The objective to set transport on a course towards sustainability is a complex and long term aspiration that is likely to meet, and have already met, several market and governance failures. While many market failures can be countered through careful design of appropriate policy instruments, the governance failures need a ‘second order’ approach; an approach that involves the re-design of processes and institutional frameworks for anticipation, decision making, implementation, and learning; in short a framework for performance governance. According to the policy scientists Bouckaert and Halligan, ‘Performance governance’ is what they call the most advanced form of public performance management. In simple models a government collects only sporadic information on performance to satisfy internal reporting. In the performance governance model, performance management is systematic, continuous and comprehensive across society, and plays a major role in deliberative and adaptive societal development processes. The basic idea in the performance approach to sustainable transport is to define long term and intermediate targets for the desired performance of the transport system. Policy initiatives are then designed to fulfill those targets in the best way, rather than being necessarily focused on building new infrastructure projects. New links are only built if they are better in terms of the politically defined indicators for economic, social and environmental performance indicators than other solutions, such as improving the use of existing systems, or measures to manage demand and mobility. A key element in performance governance is thus the use of indicators to track progress, and to give feedback on the achievement of performance goals. Sustainable transport is a typical area where there is a strong need for indicators to help define and track performance along a number of dimensions. Several examples of indicators in this area exist. At the European level sustianable transport indicators are for example produced by EUROSTAT and by the European Environment agency. However, these indicators serve a general information purpose and are not connected to performance governance. Some countries and cities have a stronger application of indicators for sustainable transport. In Sweden for example, performance according to the set of national transport policy objectives are reported annually to the government and Parliament as input to develop national transport plans and decide the annual budget. In Stockholm a set of well designed and closely monitored indicators was one of factors that helped demonstrate the success of the congestion charging trial. In countries like the US, and Australia the performance approach is even more pronounced. The next Transport Bill to be adopted in the USA is expected to take new steps towards a performance governance approach. A European approach could be to include sustainability in a performance governance approach for transport policy.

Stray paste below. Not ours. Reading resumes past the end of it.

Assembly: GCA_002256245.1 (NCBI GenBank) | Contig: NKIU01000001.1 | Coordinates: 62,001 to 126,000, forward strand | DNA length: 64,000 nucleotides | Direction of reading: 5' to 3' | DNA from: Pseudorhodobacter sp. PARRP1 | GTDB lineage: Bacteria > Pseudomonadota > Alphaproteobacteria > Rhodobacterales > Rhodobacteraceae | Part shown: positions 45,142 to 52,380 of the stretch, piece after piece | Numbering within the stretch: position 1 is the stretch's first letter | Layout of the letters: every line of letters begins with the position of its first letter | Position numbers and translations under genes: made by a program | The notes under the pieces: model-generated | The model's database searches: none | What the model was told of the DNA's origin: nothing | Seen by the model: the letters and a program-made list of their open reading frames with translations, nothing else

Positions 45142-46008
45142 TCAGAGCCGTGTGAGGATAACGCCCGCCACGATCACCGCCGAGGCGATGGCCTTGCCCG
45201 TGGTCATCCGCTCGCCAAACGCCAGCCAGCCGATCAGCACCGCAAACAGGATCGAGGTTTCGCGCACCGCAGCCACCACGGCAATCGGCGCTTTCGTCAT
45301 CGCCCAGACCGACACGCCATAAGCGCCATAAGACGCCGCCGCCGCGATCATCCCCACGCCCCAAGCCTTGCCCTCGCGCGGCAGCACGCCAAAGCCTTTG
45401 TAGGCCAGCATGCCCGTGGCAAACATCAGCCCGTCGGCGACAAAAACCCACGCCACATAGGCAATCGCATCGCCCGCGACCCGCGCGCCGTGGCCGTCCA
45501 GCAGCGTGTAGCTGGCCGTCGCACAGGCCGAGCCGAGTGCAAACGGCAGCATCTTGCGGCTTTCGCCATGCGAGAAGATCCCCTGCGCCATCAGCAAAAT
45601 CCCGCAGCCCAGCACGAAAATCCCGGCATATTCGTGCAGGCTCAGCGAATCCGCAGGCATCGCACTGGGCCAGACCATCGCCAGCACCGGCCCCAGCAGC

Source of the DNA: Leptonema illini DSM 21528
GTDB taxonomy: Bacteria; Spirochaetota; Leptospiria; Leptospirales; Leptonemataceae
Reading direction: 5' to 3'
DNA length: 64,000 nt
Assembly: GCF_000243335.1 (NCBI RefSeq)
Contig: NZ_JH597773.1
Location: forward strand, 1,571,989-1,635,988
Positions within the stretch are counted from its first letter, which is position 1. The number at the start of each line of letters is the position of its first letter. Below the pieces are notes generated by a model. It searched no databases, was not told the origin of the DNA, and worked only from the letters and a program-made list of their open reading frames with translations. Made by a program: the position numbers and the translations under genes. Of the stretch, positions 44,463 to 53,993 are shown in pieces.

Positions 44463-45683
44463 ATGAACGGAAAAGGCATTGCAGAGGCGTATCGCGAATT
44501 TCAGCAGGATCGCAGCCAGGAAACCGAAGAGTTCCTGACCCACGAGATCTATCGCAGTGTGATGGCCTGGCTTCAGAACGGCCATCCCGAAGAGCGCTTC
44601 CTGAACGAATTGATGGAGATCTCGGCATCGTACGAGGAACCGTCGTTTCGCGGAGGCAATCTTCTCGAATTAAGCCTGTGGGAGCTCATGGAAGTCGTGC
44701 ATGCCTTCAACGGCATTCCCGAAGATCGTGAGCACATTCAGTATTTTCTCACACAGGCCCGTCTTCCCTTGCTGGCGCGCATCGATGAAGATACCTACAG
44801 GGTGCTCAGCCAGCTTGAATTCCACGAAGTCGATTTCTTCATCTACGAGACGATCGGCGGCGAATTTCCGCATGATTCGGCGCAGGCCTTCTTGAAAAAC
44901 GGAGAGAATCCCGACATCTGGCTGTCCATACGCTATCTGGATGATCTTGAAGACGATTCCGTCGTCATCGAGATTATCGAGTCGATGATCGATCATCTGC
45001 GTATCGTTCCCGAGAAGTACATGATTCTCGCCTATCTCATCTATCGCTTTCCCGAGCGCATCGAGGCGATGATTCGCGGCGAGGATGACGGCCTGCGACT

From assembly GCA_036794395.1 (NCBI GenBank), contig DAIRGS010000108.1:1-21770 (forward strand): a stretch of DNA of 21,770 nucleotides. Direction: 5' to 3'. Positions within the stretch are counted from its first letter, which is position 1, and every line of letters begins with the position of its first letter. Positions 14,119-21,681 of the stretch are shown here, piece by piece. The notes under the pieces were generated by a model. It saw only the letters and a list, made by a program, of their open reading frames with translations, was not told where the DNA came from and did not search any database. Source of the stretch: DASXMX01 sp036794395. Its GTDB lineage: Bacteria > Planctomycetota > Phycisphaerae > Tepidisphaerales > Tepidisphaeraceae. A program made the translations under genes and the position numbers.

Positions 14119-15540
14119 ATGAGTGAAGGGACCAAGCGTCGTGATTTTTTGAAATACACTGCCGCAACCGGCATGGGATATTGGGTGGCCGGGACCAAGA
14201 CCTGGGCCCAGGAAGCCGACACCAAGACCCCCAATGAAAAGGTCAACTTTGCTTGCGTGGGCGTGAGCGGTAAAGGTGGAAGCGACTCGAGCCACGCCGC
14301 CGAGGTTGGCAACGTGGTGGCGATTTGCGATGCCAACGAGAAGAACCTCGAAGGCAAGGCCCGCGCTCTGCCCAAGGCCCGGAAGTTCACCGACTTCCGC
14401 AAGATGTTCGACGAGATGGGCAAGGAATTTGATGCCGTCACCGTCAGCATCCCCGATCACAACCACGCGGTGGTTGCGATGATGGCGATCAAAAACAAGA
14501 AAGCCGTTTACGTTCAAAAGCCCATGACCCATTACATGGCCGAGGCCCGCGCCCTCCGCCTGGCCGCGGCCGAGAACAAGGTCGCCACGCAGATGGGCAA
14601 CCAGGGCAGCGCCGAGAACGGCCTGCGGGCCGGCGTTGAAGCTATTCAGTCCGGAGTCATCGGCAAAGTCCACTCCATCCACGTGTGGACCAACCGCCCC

|Publication status||Published - 2010|
|Event||Routes to sustainable transport - Christiansborg, Copenhagen|
Duration: 1 Jan 2010 → …
|Conference||Routes to sustainable transport|
|Period||01/01/2010 → …|
- Transport policy